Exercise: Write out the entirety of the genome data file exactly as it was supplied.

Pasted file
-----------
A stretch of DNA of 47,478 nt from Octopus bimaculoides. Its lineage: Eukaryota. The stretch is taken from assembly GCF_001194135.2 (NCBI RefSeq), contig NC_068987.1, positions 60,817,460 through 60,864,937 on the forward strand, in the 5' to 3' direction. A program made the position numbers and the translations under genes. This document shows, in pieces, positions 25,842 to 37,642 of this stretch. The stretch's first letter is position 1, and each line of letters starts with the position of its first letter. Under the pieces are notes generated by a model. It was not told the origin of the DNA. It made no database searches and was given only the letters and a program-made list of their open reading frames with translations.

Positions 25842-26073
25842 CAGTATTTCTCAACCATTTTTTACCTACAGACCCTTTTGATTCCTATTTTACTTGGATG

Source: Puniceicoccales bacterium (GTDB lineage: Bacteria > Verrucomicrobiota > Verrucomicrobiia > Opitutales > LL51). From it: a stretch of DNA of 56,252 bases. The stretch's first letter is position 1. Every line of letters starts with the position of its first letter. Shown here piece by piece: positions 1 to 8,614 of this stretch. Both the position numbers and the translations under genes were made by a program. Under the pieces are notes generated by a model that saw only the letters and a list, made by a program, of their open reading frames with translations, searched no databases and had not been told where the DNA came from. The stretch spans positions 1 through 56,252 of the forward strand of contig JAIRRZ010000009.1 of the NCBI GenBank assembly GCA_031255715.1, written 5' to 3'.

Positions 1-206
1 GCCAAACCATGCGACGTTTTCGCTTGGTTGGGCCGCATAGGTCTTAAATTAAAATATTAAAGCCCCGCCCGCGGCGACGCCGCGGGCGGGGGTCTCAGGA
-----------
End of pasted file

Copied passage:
A stretch of DNA of 47,478 nt from Octopus bimaculoides. Its lineage: Eukaryota. The stretch is taken from assembly GCF_001194135.2 (NCBI RefSeq), contig NC_068987.1, positions 60,817,460 through 60,864,937 on the forward strand, in the 5' to 3' direction. A program made the position numbers and the translations under genes. This document shows, in pieces, positions 25,842 to 37,642 of this stretch. The stretch's first letter is position 1, and each line of letters starts with the position of its first letter. Under the pieces are notes generated by a model. It was not told the origin of the DNA. It made no database searches and was given only the letters and a program-made list of their open reading frames with translations.

Positions 25842-26073
25842 CAGTATTTCTCAACCATTTTTTACCTACAGACCCTTTTGATTCCTATTTTACTTGGATG

Source: Puniceicoccales bacterium (GTDB lineage: Bacteria > Verrucomicrobiota > Verrucomicrobiia > Opitutales > LL51). From it: a stretch of DNA of 56,252 bases. The stretch's first letter is position 1. Every line of letters starts with the position of its first letter. Shown here piece by piece: positions 1 to 8,614 of this stretch. Both the position numbers and the translations under genes were made by a program. Under the pieces are notes generated by a model that saw only the letters and a list, made by a program, of their open reading frames with translations, searched no databases and had not been told where the DNA came from. The stretch spans positions 1 through 56,252 of the forward strand of contig JAIRRZ010000009.1 of the NCBI GenBank assembly GCA_031255715.1, written 5' to 3'.

Positions 1-206
1 GCCAAACCATGCGACGTTTTCGCTTGGTTGGGCCGCATAGGTCTTAAATTAAAATATTAAAGCCCCGCCCGCGGCGACGCCGCGGGCGGGGGTCTCAGGA